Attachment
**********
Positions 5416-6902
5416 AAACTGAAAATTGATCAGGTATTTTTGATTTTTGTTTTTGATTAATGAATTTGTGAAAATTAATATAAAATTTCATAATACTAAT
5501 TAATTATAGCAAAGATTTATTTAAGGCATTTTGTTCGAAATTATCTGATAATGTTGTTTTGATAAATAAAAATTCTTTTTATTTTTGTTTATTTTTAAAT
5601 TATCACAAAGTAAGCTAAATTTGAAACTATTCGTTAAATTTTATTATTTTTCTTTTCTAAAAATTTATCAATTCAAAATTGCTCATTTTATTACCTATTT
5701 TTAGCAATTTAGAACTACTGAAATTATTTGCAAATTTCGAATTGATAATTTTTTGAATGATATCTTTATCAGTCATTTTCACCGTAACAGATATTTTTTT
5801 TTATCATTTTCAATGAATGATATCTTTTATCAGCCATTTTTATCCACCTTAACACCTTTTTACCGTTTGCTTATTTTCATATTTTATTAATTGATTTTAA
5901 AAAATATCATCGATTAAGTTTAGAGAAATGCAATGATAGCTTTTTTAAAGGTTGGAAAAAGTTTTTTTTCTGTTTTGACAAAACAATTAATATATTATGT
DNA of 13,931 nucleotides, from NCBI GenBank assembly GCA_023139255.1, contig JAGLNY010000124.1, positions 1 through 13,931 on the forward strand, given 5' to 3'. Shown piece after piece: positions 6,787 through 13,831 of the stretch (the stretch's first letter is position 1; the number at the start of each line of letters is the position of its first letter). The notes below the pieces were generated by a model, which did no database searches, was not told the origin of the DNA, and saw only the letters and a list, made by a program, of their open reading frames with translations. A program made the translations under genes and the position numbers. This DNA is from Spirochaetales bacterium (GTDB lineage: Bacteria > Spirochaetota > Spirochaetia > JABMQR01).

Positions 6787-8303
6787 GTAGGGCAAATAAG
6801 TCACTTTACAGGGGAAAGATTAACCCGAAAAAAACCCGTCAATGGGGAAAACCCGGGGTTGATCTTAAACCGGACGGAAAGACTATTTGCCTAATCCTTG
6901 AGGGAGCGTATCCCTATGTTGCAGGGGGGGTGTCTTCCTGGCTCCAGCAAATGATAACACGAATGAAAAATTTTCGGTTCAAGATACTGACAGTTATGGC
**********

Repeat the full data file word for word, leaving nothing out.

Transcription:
Positions 5416-6902
5416 AAACTGAAAATTGATCAGGTATTTTTGATTTTTGTTTTTGATTAATGAATTTGTGAAAATTAATATAAAATTTCATAATACTAAT
5501 TAATTATAGCAAAGATTTATTTAAGGCATTTTGTTCGAAATTATCTGATAATGTTGTTTTGATAAATAAAAATTCTTTTTATTTTTGTTTATTTTTAAAT
5601 TATCACAAAGTAAGCTAAATTTGAAACTATTCGTTAAATTTTATTATTTTTCTTTTCTAAAAATTTATCAATTCAAAATTGCTCATTTTATTACCTATTT
5701 TTAGCAATTTAGAACTACTGAAATTATTTGCAAATTTCGAATTGATAATTTTTTGAATGATATCTTTATCAGTCATTTTCACCGTAACAGATATTTTTTT
5801 TTATCATTTTCAATGAATGATATCTTTTATCAGCCATTTTTATCCACCTTAACACCTTTTTACCGTTTGCTTATTTTCATATTTTATTAATTGATTTTAA
5901 AAAATATCATCGATTAAGTTTAGAGAAATGCAATGATAGCTTTTTTAAAGGTTGGAAAAAGTTTTTTTTCTGTTTTGACAAAACAATTAATATATTATGT
DNA of 13,931 nucleotides, from NCBI GenBank assembly GCA_023139255.1, contig JAGLNY010000124.1, positions 1 through 13,931 on the forward strand, given 5' to 3'. Shown piece after piece: positions 6,787 through 13,831 of the stretch (the stretch's first letter is position 1; the number at the start of each line of letters is the position of its first letter). The notes below the pieces were generated by a model, which did no database searches, was not told the origin of the DNA, and saw only the letters and a list, made by a program, of their open reading frames with translations. A program made the translations under genes and the position numbers. This DNA is from Spirochaetales bacterium (GTDB lineage: Bacteria > Spirochaetota > Spirochaetia > JABMQR01).

Positions 6787-8303
6787 GTAGGGCAAATAAG
6801 TCACTTTACAGGGGAAAGATTAACCCGAAAAAAACCCGTCAATGGGGAAAACCCGGGGTTGATCTTAAACCGGACGGAAAGACTATTTGCCTAATCCTTG
6901 AGGGAGCGTATCCCTATGTTGCAGGGGGGGTGTCTTCCTGGCTCCAGCAAATGATAACACGAATGAAAAATTTTCGGTTCAAGATACTGACAGTTATGGC